The Myth of American Individualism: The Protestant Origins of American Political Thought
Sharpening the debate over the values that formed America's founding political philosophy, Barry Alan Shain challenges us to reconsider what early Americans meant when they used such basic political concepts as the public good, liberty, and slavery. We have too readily assumed, he argues, that eighteenth-century Americans understood these and other terms in an individualistic manner. However, by exploring how these core elements of their political thought were employed in Revolutionary-era sermons, public documents, newspaper editorials, and political pamphlets, Shain reveals a very different understanding--one based on a reformed Protestant communalism.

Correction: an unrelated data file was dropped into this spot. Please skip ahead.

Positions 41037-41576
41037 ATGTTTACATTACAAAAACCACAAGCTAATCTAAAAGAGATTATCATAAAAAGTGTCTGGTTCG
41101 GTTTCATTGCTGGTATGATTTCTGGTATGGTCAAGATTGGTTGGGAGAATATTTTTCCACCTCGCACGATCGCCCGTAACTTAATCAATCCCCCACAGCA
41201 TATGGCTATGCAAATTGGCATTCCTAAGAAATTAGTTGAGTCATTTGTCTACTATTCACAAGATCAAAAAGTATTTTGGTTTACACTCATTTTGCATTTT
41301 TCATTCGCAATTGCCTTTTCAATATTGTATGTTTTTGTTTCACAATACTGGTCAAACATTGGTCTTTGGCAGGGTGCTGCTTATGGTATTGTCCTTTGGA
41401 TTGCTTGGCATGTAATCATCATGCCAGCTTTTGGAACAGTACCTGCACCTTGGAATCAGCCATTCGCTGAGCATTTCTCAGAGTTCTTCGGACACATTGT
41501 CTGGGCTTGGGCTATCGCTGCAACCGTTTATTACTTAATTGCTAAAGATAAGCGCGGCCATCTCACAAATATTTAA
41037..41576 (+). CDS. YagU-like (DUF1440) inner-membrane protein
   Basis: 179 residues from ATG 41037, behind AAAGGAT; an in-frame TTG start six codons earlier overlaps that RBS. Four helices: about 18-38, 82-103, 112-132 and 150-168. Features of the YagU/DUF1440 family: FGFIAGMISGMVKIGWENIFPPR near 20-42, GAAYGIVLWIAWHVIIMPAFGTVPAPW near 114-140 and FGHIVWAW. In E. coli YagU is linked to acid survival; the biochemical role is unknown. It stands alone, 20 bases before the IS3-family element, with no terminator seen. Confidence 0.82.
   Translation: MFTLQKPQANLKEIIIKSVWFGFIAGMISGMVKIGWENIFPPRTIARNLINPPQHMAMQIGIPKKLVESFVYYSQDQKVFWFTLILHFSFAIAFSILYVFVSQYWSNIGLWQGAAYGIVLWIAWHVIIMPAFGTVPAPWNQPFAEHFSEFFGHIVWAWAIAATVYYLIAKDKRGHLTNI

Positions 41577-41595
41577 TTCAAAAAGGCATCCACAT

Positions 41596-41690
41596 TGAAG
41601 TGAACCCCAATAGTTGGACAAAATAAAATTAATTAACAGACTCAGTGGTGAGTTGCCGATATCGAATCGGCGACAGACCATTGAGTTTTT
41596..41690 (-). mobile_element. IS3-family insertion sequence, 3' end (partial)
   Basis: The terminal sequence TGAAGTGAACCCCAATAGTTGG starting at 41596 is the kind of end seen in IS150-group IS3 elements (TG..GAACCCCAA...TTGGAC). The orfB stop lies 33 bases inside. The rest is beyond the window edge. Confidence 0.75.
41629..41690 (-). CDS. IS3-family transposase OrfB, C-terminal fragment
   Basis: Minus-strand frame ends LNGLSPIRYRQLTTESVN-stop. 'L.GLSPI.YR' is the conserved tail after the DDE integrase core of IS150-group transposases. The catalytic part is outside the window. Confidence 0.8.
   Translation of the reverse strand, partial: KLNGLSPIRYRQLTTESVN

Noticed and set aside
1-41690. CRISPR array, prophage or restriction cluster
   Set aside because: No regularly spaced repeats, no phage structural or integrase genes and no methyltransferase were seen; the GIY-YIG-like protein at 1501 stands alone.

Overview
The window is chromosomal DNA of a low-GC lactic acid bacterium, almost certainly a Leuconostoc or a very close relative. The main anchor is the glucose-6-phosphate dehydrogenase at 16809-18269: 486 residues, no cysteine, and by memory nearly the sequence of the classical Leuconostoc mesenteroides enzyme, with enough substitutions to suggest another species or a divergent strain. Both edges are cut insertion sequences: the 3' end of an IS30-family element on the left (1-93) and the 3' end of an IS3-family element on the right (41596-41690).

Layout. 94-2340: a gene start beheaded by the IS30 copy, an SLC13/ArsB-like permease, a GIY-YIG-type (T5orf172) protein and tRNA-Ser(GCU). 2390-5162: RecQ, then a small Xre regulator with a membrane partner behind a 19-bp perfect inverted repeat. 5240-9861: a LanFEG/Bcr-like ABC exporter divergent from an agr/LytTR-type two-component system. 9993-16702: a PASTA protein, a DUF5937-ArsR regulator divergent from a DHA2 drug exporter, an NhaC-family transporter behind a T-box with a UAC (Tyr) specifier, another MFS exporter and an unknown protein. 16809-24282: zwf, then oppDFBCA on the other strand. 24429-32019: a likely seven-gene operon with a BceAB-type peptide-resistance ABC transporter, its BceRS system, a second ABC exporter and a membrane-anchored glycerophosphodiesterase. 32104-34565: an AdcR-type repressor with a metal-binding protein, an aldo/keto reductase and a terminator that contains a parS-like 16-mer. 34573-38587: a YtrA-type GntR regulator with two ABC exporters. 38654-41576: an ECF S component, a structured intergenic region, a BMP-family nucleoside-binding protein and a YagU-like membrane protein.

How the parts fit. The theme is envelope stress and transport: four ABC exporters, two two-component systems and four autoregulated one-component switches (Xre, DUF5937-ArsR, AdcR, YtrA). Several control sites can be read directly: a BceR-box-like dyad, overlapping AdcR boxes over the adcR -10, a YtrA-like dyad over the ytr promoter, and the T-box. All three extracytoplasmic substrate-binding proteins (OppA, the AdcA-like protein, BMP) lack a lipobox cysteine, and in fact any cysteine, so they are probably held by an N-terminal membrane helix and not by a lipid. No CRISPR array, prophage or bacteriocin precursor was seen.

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A Sketch of 18thCentury American Communalism
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Three Leading Views of the Individual Plus One
The Meaning of Liberty in the Revolutionary Era
Spiritual Liberty The Quintessential Liberty
Corporate Liberty Political and Civil
The Concept of Slavery Libertys Antithesis
I have said enough to put the character of AngloAmerican civilization in its true light It is the result of two distinct elements which in other places ha...